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In re Can-ah-couqua

29 Fed. 687 (1887)

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In re Can-ah-couqua

United States District Court for the District of Alaska

29 Fed. 687 (1887)

Facts

In May 1883, an Indian mother, Can-ah-couqua (plaintiff), voluntarily surrendered custody of her five-year-old son, Can-ca-dach, to a Presbyterian mission school in Alaska. Can-ah-couqua gave the school custody of her child for a period of five years so that he might receive an education. Can-ah-couqua went along with the agreement for three years. During this time, the school provided Can-ca-dach with food, clothing, and shelter. Can-ah-couqua did not have to pay for anything. Can-ah-couqua recognized her son’s progress and expressed satisfaction with her son’s treatment. However, after three years, when Can-ca-dach was eight years old, Can-ah-couqua wanted her son returned to her custody. The superintendent of the mission school, William A. Kelly (defendant), refused to return Can-ca-dach to his mother’s custody. Can-ah-couqua petitioned for habeas corpus, alleging that her son was unlawfully restrained against her wishes by Superintendent Kelly and Chaplain A. E. Austin (defendant). Kelly and Austin acknowledged they had custody of Can-ca-dach pursuant to the terms of their agreement with Can-ah-couqua to keep the child for five years, and they denied that Can-ca-dach’s detention was unlawful.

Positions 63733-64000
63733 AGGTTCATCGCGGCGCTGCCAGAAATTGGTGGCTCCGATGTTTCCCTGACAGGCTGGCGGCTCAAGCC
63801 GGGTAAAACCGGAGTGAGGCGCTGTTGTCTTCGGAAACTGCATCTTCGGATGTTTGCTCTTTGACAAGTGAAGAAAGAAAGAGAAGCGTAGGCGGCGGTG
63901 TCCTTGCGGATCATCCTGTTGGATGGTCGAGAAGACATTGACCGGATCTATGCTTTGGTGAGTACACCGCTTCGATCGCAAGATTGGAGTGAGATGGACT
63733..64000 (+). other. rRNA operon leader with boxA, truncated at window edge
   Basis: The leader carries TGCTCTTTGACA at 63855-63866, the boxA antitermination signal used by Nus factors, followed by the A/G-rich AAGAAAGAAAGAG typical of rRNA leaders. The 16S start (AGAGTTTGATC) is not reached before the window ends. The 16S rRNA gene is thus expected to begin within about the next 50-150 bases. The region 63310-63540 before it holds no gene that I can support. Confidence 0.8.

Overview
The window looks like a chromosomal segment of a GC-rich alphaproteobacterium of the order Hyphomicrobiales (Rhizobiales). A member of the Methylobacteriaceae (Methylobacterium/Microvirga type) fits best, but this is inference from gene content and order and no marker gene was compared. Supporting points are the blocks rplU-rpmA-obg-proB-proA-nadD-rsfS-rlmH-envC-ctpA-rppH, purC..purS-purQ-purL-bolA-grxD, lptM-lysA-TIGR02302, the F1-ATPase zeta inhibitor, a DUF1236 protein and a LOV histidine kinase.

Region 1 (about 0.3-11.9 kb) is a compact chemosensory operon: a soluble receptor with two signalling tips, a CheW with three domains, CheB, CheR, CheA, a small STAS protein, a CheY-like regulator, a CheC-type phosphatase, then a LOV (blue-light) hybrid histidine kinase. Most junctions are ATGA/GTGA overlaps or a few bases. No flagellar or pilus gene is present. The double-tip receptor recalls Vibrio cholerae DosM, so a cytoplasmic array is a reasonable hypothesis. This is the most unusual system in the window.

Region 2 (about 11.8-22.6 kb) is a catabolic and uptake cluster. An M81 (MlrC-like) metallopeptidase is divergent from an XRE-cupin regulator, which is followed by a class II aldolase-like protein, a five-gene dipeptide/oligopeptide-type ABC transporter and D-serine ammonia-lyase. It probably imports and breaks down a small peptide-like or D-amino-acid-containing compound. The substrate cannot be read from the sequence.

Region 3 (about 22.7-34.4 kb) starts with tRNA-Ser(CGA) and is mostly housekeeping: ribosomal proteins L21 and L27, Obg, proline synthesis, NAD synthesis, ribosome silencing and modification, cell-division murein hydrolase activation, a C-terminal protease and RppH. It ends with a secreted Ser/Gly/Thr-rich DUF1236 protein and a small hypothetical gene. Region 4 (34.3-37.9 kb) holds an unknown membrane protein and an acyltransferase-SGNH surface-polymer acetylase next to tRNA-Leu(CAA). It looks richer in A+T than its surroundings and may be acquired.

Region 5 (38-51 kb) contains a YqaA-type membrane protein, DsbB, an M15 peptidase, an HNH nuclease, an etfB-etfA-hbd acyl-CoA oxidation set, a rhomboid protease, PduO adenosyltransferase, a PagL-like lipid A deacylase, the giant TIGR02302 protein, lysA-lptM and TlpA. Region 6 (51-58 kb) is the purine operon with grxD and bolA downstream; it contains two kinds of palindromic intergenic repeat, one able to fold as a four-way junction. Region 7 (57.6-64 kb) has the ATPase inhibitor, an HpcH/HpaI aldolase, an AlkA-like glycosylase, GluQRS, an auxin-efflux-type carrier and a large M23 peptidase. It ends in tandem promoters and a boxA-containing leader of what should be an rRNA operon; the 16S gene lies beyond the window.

Rule of Law

Issue

Holding and Reasoning (Dawson, J.)

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